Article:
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I have a hash:

my $normal_hash = {a => '10',};
print $normal_hash;  # prints HASH(0x......)

I want to refer to this hash in the following way:

my $var = 'normal_hash';
print $$var; 

This is WRONG, but what do I need to put in there in order to get the same result?

share|improve this question
    
Why do you want to do this? –  Eric Strom Mar 11 '11 at 2:03

3 Answers 3

up vote 0 down vote accepted

I hope this explains the principle:

1: $hsh = { a => 1, b => 2};
2: print "Original Hash: $hsh\n";
3: my $name = 'hsh';
4: print "Hash Name: $name\n";
5: $ref = eval "\$$name";
6: print "Hash resolved from variable name: $ref\n";

Here...

Line 1 defines your hash.

Line 3 defines $name which contains the name of your hash.

Line 5 converts that name into the hash ref which you want from name of the hash variable.

Output...

Original Hash: HASH(0x8bb8880)
Hash Name: hsh
Hash resolved from variable name: HASH(0x8bb8880)

Hope this helps.

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Thank you, this is exactly what I was looking for - eval. :) –  Uni Mar 10 '11 at 23:43
4  
string eval is almost never what you are looking for. it is needed in this example because you are trying to perform a symbolic dereference on a lexical variable which is not possible. the string eval provides a way around this, but speaks to a much larger problem with the design of your program. –  Eric Strom Mar 11 '11 at 2:11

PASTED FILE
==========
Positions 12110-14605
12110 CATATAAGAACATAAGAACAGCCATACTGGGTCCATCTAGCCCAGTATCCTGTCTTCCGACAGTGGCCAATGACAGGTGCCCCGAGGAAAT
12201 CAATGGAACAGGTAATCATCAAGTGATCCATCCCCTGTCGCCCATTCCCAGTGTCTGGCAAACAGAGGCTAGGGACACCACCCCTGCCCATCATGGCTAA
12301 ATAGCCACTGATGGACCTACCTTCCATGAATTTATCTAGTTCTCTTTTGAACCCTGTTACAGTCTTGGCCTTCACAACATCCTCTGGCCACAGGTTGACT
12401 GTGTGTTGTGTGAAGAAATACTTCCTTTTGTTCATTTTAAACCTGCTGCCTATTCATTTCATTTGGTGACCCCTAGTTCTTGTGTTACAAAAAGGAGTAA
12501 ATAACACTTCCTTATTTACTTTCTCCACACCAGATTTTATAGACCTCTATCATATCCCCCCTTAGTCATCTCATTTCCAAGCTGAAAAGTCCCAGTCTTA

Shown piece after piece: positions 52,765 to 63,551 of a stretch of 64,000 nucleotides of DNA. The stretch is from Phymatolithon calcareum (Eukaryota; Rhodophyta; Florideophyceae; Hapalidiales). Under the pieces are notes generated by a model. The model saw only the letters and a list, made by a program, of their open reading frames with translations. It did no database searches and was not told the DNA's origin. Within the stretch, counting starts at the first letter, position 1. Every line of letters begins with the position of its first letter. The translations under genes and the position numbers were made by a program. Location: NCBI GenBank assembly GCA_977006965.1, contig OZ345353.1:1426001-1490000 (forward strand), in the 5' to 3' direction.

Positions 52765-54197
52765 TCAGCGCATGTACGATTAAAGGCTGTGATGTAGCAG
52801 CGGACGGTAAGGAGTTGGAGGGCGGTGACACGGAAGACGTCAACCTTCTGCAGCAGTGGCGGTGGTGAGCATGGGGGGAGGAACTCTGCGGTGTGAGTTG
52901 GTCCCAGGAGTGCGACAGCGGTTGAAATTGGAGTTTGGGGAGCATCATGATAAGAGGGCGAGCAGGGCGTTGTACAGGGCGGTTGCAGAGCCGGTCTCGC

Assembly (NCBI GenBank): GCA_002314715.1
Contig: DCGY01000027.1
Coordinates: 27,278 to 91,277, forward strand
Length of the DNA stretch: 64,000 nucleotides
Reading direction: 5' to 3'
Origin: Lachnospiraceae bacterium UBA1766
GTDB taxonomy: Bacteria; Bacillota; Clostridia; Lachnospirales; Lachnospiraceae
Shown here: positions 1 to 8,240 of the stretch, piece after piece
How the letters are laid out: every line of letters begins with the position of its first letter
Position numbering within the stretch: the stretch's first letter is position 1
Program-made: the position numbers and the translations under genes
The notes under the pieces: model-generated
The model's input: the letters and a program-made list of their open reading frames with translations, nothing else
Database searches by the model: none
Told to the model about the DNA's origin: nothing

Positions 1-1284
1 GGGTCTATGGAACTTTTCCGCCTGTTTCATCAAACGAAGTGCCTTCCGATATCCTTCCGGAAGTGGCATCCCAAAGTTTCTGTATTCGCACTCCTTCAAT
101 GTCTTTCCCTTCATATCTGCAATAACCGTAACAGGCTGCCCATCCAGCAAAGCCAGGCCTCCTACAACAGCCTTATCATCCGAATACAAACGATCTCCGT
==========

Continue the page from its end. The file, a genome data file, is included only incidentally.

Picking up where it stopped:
Of course this is a really bad idea. But if that is what @Uni wanted to do this solution provides what he wants to do!!! I don't think my solution deserves the -1 it has as there is nothing wrong with the solution. –  PrashantGupta Mar 11 '11 at 20:03
    
=> I did not down vote you, but my guess as to why is that you are recommending string eval to a novice without explaining that just because you can, you shouldn't. Basically, any time where you have the above situation, the problem is better solved by placing the variables you want to reference by string name into a hash, and then referencing them by key. Not only is it faster, but it is much safer. –  Eric Strom Mar 11 '11 at 22:07

You are trying to use symbolic references.

Don't do it.

For way more info on symbolic references, see my response to How do I use symbolic references in Perl. The original questioner asked about typeglobs, so there is some info in the post about them, as well.

share|improve this answer

Try:

my $normal_hash = {a => '10',};
print $normal_hash, "\n";
my $var = $normal_hash;
print $var, "\n";

What you were doing is called a symbolic reference, and it's not considered best practice.

To see what's in your hash, use Data::Dumper;

use Data::Dumper;
print "\$normal_hash:\n", Dumper $normal_hash;
share|improve this answer
    
not considered best practice, indeed, but also not useful with lexical variables. –  ysth Mar 11 '11 at 1:39

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